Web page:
You'll need to check with the manufacturer to find out for certain whether or not a food that includes one or more of these ingredients are safe on a gluten-free diet:

  • Vegetable protein/hydrolyzed vegetable protein: Can come from wheat, corn, or soy
  • Modified starch/modified food starch: Can come from several sources, including wheat
  • Natural flavor/natural flavoring: Can come from barley
  • Artificial flavor/artificial flavoring: Can come from barley
  • Caramel color: Now considered a safe ingredient, but if you're in doubt, check with the manufacturer
  • Modified food starch
  • Hydrolyzed plant protein (HPP)
  • Hydrolyzed vegetable protein (HVP)
  • Seasonings: May contain wheat fillers
  • Flavorings: May contain wheat fillers
  • Vegetable starch: May contain wheat fillers
  • Dextrin and maltodextrin: Both are sometimes made from wheat


People who need to avoid gluten usually know to check food labels for “wheat.” You may need to read labels more carefully, though, to find other ingredients that contain gluten.

Check for grains that are forms of wheat or which are made from wheat such as malt and farina. Also look for colorings, flavorings, or other additives. These can contain wheat. Be aware, too, of Latin names for different types of grains that might be used on labels instead of the English names.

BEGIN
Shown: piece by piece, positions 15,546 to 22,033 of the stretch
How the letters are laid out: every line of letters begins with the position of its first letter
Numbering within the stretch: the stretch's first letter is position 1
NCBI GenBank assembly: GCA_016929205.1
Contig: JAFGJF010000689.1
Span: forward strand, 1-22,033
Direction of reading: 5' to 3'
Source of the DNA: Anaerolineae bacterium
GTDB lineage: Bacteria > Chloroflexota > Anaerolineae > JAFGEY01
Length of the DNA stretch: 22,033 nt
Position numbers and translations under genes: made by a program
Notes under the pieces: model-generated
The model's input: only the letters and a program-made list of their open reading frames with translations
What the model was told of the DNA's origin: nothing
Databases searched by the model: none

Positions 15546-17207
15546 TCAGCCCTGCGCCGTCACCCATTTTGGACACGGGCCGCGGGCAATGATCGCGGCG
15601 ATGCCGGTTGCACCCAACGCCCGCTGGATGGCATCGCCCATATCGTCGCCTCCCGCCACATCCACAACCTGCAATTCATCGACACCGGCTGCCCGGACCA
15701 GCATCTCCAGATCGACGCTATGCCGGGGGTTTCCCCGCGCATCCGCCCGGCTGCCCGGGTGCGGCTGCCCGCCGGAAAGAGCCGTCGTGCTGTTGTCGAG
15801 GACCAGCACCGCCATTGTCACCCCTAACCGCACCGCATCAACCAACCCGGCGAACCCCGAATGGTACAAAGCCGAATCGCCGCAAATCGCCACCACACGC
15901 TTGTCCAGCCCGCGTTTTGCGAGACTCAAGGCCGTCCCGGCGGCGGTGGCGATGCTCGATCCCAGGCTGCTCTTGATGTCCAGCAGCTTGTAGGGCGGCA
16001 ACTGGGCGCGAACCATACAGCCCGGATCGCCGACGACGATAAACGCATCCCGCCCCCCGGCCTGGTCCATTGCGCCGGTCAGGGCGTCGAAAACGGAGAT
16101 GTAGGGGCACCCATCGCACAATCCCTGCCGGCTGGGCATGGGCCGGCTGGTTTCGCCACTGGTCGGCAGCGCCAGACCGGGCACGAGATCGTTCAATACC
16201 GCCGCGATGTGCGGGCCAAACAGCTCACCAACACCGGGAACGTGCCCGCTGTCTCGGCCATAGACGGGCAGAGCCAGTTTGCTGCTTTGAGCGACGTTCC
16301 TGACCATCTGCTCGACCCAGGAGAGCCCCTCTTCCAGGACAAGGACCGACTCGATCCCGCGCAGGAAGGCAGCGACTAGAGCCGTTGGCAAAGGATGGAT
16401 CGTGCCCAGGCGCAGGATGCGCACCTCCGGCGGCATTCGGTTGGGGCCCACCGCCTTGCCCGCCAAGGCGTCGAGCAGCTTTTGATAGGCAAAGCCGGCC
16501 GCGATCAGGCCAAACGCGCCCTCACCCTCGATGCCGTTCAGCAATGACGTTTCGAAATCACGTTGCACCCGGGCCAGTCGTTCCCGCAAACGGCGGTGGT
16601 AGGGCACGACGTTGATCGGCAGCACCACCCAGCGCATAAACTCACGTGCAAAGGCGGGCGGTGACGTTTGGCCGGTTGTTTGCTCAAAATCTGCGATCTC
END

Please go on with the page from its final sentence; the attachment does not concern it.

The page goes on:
Gluten-free Certification

A food with no gluten-containing ingredients still can be cross-contaminated with gluten during processing. This is why it's extra important to pay attention to labels if you have extreme gluten sensitivity and to only choose foods certified gluten-free.

In August 2013, the FDA announced a new rule for gluten-free food labeling. According to the rule, manufacturers must ensure that their products contain less than 20 parts per million (ppm) of gluten in order to carry the "gluten-free" label.

Some gluten-free advocates insist that the FDA standard is inadequate and that symptoms can develop at 10 ppm and lower. Countries like New Zealand and Australia have already embraced a certification standard of less than 5 ppm.